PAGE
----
Inside Sport

The Castle hero Darryl Kerrigan best represents Australians

By Joffa - 6 Oct 2010 6:17 PM

The Castle hero Darryl Kerrigan best represents Australians: survey

From: AAP October 06, 2010

THEY might be "dreaming" but Australians have voted optimistic battler Darryl Kerrigan as the film character that most represents them as a nation.
More than one-third of people (37 per cent) believe The Castle - the 1997 comedy film about a working-class Melbourne family's fight to save their home - best represents the real Australia, according to a nationwide survey.

Darryl Kerrigan, the movie's patriarch played by Michael Caton, was the favourite Aussie film character for 23 per cent of the 1003 people surveyed.

Crocodile Dundee, played by Paul Hogan, won 21 per cent of the vote while Muriel (Toni Collette) from Muriel's Wedding came third with 17 per cent.

Social commentator Bernard Salt said it was quite surprising The Castle beat other films such as Baz Luhrmann's blockbuster Australia.

“Darryl Kerrigan is hardly a heart-throb and ... the suburb The Castle is set in is hardly a glamorous location,” Salt said.

“But it has entered the hearts and the vernacular of the Australian people.

“I think Australians felt a realness to The Castle that is not conveyed in the over-dramatised, slightly photoshopped vision of (the film) Australia.

“The story of a happy-go-lucky battler coming up trumps against the odds - that is the story that appeals to Australians.”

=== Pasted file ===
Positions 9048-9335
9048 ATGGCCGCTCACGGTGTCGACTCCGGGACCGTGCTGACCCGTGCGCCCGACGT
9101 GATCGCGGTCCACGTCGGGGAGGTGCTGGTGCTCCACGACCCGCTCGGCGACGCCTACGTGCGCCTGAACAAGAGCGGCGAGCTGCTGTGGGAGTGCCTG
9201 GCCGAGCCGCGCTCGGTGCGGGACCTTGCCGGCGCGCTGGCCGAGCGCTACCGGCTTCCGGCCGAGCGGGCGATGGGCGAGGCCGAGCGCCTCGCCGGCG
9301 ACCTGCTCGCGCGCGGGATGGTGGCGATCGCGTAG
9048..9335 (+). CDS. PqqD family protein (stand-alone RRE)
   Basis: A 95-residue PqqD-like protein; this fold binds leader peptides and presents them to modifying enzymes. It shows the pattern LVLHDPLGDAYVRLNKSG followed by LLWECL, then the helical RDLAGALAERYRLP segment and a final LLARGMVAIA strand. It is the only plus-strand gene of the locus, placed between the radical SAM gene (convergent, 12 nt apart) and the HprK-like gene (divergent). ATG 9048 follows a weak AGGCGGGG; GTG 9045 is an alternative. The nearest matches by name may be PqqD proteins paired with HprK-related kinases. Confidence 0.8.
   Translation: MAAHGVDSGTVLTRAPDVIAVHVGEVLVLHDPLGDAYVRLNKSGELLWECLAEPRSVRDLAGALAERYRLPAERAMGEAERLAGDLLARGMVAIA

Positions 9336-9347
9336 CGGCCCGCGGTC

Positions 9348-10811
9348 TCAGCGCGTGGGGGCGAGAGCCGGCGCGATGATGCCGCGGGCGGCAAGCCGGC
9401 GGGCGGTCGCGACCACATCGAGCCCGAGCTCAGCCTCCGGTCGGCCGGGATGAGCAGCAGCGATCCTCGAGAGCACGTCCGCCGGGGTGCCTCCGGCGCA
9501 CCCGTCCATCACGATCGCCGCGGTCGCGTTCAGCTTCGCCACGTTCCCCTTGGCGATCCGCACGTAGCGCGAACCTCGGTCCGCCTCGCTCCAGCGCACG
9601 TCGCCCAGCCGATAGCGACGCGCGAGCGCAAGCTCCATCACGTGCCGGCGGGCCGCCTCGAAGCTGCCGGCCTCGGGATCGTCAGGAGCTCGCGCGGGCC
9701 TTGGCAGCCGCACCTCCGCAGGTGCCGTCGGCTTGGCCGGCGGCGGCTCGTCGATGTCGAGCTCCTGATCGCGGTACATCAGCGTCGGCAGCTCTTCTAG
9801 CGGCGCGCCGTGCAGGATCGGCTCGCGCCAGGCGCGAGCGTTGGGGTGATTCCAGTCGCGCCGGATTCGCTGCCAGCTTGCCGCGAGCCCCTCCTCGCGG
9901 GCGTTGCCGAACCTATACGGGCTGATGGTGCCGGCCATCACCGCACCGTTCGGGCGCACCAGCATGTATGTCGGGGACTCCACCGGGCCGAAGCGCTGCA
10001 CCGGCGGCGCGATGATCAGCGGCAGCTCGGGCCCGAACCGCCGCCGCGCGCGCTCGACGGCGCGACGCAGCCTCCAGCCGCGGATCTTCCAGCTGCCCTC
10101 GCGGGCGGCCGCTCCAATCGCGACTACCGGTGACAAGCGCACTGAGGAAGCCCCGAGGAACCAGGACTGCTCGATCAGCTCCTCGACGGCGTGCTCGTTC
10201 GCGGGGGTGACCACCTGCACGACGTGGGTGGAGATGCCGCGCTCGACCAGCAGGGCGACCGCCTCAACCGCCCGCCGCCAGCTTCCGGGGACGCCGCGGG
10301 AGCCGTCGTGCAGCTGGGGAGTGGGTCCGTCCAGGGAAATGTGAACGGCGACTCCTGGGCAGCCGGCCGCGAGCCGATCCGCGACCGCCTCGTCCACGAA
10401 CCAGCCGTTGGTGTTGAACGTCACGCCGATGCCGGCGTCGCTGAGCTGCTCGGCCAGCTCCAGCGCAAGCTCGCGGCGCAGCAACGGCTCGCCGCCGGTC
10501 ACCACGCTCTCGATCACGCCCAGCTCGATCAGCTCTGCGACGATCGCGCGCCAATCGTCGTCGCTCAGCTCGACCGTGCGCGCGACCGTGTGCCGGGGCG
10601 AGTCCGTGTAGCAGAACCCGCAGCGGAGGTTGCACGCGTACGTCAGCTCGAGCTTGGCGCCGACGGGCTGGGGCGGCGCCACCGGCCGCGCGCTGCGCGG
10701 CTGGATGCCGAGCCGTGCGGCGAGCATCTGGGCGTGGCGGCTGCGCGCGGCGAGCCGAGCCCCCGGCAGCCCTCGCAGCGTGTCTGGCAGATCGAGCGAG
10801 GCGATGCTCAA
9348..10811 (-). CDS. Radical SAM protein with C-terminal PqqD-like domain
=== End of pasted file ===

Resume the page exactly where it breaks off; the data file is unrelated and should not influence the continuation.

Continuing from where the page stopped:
Quotes from The Castle, such as “this is going straight to the pool room” and “tell him he's dreaming” are still widely used by Australians, Salt said.

In the survey, commissioned by the Australia Day Council of NSW, Cate Blanchett was declared Australia's leading lady, garnering 41 per cent of the vote, followed by Nicole Kidman at 23 per cent and Toni Collette at 17 per cent.

Hugh Jackman was Australia's favourite leading man by far.

Jackman won 54 per cent of the vote, outpolling Russell Crowe on 17 per cent and Sam Worthington on 13 per cent.

When asked what Australian values they believed most accurately illustrate the real Australia to the world, 32 per cent of respondents picked Aussie mateship over lifestyle, at 25 per cent, and landscapes, at 20 per cent.

Salt felt this came from Australia's history of battling the elements to survive.

“Australia against the odds, battling fire, flood and drought and the need to band together is a common theme in Australia's history,” he said.

The survey was released by the ADCNSW in the lead-up to two national competitions, Reel Australia and Living Australian, designed to get Australians talking and creatively interpreting what it means to be Australian in 2010.

Reel Australia is a short film competition while Living Australian will give the public a chance to express their vision of Australia through photography.

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